Eventually the inevitable happened while on the mountain bike. After working in the shop most of a Sunday I took off for a ride right from the house to the Stid Hill area. I didn’t bring the cell phone (would have been useless), and I don’t even remember carrying a wallet. I rode some gravel and dirt roads up to a trail, and started climbing. Typical of western NY this was full of rocks and roots – I could have been riding in a creek bed. About 20 – 30 minutes into my ride (all uphill thus far) I spun out on a slab of rock. I was moving about 2-3 mph uphill. I went down, harder than I could have imagined. My left knee hit something really hard. My right foot was still attached to my bike, and I wriggled in pain to free it. I immediately grabbed for my left knee, and had blood streaming down my leg and all over my gloves.
I figured I was pretty much screwed, but with some effort I was able to stand, and I hobbled to the top of the climb, another 1/8 of a mile or so. I opted to walk off the trail and get to a road. My knee was gashed open, and I imagined that I would slowly fill my shoe with blood. Upon getting to the road I had maybe 1/2 mile to the nearest house – so I tried to get on the bike and coast / pedal with one leg. Surprisingly this worked quite well, and instead of stopping I rode downhill on the road back to the house, where my roommate was having dinner with his folks (who owned the house on the edge of the property). I interrupted, asked him if he could drive me into town to the ER, and I refused to move from behind the cabinets as his family was entertaining guests, and food had been served.
He met me down at the house, and drove me to the ER. The triage nurse scrubbed everything clean (hurt like hell), and wrapped me up for the waiting room. As I was sitting the shock and adrenaline wore off and the pain and throbbing moved in. And then in slow motion I watched two ambulances show up at the same time. Car wreck and heart attack. Unrelated, but the triage nurse smiled and suggested I get comfortable – I wasn’t going anywhere, anytime, soon.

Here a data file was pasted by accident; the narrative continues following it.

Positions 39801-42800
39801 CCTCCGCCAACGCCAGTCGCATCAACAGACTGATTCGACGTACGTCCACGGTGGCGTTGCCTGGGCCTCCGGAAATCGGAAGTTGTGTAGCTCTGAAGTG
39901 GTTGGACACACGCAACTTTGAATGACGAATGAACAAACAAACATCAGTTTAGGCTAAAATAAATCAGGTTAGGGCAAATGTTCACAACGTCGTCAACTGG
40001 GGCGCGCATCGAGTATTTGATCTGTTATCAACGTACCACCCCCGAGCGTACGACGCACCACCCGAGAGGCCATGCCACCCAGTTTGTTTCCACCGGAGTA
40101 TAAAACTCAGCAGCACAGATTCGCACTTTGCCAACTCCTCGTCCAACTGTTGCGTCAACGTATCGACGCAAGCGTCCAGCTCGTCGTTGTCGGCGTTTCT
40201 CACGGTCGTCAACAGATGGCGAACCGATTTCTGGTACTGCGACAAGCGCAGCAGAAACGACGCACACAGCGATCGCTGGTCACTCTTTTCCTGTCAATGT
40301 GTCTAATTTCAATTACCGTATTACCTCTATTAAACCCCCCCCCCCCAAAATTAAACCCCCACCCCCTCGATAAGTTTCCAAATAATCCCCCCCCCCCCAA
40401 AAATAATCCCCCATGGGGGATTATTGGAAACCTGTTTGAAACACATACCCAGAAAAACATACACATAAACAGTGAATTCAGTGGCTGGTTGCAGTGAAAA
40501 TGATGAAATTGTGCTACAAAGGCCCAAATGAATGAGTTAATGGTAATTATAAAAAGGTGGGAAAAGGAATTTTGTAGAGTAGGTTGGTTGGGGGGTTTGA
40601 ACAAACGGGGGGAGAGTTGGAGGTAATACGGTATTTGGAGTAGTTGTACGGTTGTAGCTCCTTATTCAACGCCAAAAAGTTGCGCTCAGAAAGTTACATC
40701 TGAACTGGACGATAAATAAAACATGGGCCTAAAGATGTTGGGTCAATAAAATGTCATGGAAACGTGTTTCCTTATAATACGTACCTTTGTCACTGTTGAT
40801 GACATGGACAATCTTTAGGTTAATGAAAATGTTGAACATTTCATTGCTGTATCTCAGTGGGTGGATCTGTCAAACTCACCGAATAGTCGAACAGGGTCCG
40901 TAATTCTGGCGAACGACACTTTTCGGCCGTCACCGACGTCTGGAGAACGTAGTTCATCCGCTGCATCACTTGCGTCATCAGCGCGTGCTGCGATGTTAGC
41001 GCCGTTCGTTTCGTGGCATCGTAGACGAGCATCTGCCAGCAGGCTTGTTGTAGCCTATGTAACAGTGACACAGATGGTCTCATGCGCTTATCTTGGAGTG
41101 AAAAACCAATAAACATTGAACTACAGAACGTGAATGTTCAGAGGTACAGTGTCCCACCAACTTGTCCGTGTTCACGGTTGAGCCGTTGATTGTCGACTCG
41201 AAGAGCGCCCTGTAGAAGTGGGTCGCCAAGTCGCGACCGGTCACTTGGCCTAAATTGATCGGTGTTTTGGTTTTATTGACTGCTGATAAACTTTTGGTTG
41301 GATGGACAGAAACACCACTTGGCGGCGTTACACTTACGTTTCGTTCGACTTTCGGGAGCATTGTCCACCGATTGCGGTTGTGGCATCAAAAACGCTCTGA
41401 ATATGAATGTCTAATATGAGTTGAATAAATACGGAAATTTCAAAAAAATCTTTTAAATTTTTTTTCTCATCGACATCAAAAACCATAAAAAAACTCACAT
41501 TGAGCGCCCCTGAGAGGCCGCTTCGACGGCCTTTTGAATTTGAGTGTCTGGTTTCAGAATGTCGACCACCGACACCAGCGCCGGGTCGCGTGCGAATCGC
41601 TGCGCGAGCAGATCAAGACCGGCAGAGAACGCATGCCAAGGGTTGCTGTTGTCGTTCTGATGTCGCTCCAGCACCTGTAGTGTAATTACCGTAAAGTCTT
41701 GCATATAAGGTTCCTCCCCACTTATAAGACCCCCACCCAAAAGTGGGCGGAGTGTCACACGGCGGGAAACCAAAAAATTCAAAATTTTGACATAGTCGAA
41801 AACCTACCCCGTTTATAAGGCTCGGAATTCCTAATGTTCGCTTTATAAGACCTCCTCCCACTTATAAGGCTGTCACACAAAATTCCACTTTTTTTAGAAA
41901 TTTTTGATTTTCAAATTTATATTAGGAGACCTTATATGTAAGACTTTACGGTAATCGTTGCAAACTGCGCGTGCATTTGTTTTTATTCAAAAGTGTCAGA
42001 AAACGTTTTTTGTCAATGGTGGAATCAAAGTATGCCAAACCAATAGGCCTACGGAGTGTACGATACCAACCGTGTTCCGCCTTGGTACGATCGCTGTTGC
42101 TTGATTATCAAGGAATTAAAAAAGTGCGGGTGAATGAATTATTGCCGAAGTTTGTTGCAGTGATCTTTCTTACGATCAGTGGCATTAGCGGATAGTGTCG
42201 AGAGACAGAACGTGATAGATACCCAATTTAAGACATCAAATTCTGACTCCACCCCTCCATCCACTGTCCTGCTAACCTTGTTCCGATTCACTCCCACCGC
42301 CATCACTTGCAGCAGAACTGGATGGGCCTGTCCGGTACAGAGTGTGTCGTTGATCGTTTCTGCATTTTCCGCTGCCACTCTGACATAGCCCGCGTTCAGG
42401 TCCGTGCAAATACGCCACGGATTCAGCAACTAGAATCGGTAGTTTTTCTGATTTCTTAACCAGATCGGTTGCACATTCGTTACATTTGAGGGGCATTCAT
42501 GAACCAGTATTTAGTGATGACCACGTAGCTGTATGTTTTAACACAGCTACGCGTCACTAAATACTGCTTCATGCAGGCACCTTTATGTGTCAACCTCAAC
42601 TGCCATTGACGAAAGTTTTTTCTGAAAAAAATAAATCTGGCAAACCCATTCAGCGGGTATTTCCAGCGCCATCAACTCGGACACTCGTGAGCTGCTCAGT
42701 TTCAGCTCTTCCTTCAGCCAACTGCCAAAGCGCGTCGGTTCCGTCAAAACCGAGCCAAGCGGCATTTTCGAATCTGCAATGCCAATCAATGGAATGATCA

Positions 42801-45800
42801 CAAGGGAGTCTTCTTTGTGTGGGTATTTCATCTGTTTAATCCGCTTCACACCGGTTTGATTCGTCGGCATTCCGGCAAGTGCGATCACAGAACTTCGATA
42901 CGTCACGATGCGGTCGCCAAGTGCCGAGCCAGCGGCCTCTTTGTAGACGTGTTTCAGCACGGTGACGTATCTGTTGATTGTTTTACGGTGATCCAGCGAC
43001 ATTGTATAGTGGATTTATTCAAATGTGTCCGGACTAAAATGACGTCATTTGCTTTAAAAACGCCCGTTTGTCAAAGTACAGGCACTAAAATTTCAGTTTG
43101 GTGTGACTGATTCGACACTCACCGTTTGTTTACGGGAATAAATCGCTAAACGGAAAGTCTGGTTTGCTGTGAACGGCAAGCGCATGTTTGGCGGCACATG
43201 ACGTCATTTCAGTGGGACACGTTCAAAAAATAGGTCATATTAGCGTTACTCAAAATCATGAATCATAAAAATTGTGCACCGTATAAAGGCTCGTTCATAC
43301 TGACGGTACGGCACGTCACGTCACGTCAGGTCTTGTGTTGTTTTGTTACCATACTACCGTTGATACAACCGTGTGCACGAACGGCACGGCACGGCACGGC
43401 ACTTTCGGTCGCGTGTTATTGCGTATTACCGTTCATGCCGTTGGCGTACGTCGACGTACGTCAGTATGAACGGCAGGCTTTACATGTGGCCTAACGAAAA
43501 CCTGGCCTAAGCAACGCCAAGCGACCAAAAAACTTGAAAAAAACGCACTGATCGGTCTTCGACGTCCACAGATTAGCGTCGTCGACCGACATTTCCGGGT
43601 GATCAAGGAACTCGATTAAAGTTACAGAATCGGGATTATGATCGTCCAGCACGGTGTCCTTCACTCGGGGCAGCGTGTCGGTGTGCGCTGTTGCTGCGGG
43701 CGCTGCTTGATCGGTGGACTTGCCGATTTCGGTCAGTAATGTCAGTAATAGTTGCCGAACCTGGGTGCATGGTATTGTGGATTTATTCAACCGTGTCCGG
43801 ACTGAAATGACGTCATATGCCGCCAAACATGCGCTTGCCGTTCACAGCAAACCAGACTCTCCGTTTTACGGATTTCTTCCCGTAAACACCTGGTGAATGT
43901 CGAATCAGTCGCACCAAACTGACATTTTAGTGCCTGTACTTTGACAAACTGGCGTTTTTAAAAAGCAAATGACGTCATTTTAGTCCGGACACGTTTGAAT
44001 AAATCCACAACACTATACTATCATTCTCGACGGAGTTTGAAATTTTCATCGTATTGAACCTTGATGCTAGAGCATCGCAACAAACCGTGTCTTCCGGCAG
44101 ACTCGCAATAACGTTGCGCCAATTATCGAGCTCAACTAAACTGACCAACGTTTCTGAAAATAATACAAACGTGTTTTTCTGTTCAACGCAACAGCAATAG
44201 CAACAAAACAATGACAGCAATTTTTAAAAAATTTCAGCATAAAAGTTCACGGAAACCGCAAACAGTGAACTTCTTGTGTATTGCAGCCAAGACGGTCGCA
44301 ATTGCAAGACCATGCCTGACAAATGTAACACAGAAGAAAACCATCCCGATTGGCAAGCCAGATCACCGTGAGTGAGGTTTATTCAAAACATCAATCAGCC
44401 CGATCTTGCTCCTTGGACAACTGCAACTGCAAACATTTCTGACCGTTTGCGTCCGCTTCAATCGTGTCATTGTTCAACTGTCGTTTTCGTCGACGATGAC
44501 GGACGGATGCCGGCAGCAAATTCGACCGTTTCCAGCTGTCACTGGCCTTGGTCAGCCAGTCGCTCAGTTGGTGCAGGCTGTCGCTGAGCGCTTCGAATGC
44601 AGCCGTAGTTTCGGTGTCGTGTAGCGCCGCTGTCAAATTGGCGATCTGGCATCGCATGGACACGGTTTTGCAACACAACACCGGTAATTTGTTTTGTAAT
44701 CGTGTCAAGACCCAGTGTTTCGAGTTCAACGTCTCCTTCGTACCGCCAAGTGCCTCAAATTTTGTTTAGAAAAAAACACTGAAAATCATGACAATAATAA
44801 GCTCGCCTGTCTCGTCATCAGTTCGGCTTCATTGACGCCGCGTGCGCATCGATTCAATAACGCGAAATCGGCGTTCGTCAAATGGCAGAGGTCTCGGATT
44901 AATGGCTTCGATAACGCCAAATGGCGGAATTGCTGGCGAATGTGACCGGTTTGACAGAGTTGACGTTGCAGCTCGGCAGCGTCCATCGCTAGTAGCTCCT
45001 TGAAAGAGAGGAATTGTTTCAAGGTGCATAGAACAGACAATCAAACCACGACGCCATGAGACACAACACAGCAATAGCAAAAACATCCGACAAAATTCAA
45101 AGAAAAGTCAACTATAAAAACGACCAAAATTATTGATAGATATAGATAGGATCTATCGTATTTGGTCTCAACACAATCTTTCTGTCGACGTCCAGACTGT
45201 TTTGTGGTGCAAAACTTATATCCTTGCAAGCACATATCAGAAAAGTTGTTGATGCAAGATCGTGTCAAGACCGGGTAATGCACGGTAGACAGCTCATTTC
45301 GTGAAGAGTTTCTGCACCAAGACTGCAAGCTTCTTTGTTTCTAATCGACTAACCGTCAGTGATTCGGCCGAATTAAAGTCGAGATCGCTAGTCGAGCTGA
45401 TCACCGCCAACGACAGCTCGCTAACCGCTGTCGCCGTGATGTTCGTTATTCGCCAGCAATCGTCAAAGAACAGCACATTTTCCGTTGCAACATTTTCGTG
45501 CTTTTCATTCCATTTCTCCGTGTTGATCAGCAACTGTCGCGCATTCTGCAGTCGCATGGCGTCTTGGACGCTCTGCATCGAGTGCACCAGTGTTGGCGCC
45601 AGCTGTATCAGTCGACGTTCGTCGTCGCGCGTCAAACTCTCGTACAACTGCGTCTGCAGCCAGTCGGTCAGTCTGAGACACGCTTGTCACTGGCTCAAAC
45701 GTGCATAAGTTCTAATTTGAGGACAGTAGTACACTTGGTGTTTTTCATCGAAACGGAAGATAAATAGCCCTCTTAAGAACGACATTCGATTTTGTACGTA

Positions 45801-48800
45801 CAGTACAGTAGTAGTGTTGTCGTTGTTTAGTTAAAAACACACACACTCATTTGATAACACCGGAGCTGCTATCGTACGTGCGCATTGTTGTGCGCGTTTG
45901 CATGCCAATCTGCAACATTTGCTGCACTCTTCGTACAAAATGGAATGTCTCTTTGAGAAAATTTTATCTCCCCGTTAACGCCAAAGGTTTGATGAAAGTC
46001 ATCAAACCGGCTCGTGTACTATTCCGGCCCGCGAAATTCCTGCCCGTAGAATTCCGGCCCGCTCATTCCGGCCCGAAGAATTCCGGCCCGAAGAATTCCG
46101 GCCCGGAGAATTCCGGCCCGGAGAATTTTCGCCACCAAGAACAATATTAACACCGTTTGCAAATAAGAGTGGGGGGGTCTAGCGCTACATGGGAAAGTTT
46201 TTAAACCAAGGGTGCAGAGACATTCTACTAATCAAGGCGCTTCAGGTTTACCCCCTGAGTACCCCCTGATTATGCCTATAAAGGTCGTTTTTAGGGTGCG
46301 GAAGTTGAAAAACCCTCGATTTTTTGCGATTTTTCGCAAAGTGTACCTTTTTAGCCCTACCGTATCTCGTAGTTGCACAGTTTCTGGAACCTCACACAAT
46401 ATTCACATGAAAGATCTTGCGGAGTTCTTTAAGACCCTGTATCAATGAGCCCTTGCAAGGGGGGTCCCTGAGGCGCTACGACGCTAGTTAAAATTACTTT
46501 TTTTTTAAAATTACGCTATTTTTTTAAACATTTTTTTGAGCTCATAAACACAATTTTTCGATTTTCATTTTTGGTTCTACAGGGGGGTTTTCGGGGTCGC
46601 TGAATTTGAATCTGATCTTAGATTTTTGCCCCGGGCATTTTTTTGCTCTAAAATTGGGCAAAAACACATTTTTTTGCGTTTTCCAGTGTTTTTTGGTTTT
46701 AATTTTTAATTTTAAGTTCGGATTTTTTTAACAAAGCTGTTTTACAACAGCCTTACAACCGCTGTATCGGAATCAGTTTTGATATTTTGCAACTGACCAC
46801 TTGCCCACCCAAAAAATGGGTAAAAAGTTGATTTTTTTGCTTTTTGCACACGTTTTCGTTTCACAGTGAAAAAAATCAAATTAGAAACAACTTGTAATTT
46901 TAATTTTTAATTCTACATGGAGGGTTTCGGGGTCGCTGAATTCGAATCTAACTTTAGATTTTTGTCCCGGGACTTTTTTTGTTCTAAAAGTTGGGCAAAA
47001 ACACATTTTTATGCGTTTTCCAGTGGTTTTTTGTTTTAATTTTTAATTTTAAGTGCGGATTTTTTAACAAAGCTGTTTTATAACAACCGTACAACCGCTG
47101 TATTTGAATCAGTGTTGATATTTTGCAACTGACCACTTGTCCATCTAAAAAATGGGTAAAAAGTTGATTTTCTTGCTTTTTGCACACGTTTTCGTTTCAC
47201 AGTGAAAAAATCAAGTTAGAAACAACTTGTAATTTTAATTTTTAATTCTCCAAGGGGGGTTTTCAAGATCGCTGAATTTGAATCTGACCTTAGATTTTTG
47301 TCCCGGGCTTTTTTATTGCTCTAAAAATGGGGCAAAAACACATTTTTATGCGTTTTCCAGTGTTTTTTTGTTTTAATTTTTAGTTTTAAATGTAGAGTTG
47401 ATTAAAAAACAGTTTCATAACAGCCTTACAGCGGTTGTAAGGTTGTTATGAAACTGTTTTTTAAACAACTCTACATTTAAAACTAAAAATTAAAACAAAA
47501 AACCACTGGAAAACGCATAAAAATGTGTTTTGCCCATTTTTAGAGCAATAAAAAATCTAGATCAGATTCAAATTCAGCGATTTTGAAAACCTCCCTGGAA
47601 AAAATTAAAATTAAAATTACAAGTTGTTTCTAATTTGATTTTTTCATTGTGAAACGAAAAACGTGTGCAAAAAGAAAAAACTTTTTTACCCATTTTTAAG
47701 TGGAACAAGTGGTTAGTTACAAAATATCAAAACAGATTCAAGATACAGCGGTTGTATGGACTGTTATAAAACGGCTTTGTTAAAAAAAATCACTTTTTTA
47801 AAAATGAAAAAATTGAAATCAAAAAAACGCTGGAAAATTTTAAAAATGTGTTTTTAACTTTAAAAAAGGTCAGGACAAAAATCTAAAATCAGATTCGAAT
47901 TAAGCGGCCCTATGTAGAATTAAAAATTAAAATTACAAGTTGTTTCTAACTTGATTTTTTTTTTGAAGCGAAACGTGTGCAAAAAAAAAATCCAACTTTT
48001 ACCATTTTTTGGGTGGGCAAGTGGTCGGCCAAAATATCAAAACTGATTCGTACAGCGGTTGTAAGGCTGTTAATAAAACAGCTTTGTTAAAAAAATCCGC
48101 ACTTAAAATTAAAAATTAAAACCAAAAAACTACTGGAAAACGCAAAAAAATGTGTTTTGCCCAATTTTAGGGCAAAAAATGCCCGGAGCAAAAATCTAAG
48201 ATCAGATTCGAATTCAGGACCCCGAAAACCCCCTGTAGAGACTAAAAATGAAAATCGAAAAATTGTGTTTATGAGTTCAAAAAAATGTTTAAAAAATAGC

By the time they got me in front of a doc it must have been midnight. The doc on call got some pain meds in me, and wanted a second opinion from the orthopedic on call. I was sent off for Xray, and then more waiting. Ortho doc eventually made it down from the hospital and said I was very lucky – another 1/2″ to an 1″ further up my leg, and I would have likely severed some connecting tissues, or cracked my knee cap. They decided to stitch me up, and it was now coming up on 1am. My pain meds were wearing off just as they cleaned and prepped me, so I had the option of waiting about 1/2 hour for more meds to come down, or they could finish the job and I’d be on my way by 2am. I opted to get it done, sans a local anesthetic, and remember not so much the stitching, but the squeezing and pulling on the gash that hurt the most. I used crutches to get to the waiting room, where my roommate was asleep in a chair, and the whole place was shut down. Security let us out, and I came home to sleep away the pain.
I was off any bike for awhile, and it took a good long time before I rode a mountain bike in the woods again. Pretty sure it was like 3-4 years, at least. I got back on the commuter as soon as I could, and eventually did the full commute from the house, on my birthday. It was about 18 miles one way, so I would nab a 36 mile ride every couple of days, until the winter rolled in. I had a laughably underpowered light for the 2 mile 8% descent down to the lake – but I made it all work.
I finished the timber frame project the following summer. I took some vacation time to stage everything in Ohio, and had a family / friend raising, complete with crane, music, and picnic afterwards. My dad was indispensable help, and my friends Chris and Hap provided some much needed carpentry and climbing skills for getting the high work done.
After the project settled down and I paid off the lumber bill and my credit card for some tools and rigging I bought – I ordered something I’d always dreamed of having – a proper, well fit, road bike. I had met a local shop owner, so I had him size me up and do a fit, and they ordered from my childhood hero’s bike company.
To be continued…